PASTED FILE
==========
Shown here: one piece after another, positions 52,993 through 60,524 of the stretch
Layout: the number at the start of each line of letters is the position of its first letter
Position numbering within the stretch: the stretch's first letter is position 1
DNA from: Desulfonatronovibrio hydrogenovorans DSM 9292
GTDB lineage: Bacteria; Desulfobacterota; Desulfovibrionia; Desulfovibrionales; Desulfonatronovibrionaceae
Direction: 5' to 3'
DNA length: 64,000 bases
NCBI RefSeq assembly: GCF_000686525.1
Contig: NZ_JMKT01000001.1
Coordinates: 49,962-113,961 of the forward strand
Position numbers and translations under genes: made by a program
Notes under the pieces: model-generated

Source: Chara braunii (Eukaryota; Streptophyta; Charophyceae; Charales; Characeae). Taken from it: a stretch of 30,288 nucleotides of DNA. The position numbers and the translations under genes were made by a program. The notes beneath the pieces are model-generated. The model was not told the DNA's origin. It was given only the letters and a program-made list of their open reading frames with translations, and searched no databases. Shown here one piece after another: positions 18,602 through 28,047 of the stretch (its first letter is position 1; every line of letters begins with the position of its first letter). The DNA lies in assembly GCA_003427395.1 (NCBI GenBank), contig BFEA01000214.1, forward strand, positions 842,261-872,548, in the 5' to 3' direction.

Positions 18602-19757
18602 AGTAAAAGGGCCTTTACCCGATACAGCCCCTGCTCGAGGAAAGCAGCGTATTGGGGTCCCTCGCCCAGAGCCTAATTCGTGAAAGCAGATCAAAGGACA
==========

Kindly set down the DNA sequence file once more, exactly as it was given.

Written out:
Shown here: one piece after another, positions 52,993 through 60,524 of the stretch
Layout: the number at the start of each line of letters is the position of its first letter
Position numbering within the stretch: the stretch's first letter is position 1
DNA from: Desulfonatronovibrio hydrogenovorans DSM 9292
GTDB lineage: Bacteria; Desulfobacterota; Desulfovibrionia; Desulfovibrionales; Desulfonatronovibrionaceae
Direction: 5' to 3'
DNA length: 64,000 bases
NCBI RefSeq assembly: GCF_000686525.1
Contig: NZ_JMKT01000001.1
Coordinates: 49,962-113,961 of the forward strand
Position numbers and translations under genes: made by a program
Notes under the pieces: model-generated

Source: Chara braunii (Eukaryota; Streptophyta; Charophyceae; Charales; Characeae). Taken from it: a stretch of 30,288 nucleotides of DNA. The position numbers and the translations under genes were made by a program. The notes beneath the pieces are model-generated. The model was not told the DNA's origin. It was given only the letters and a program-made list of their open reading frames with translations, and searched no databases. Shown here one piece after another: positions 18,602 through 28,047 of the stretch (its first letter is position 1; every line of letters begins with the position of its first letter). The DNA lies in assembly GCA_003427395.1 (NCBI GenBank), contig BFEA01000214.1, forward strand, positions 842,261-872,548, in the 5' to 3' direction.

Positions 18602-19757
18602 AGTAAAAGGGCCTTTACCCGATACAGCCCCTGCTCGAGGAAAGCAGCGTATTGGGGTCCCTCGCCCAGAGCCTAATTCGTGAAAGCAGATCAAAGGACA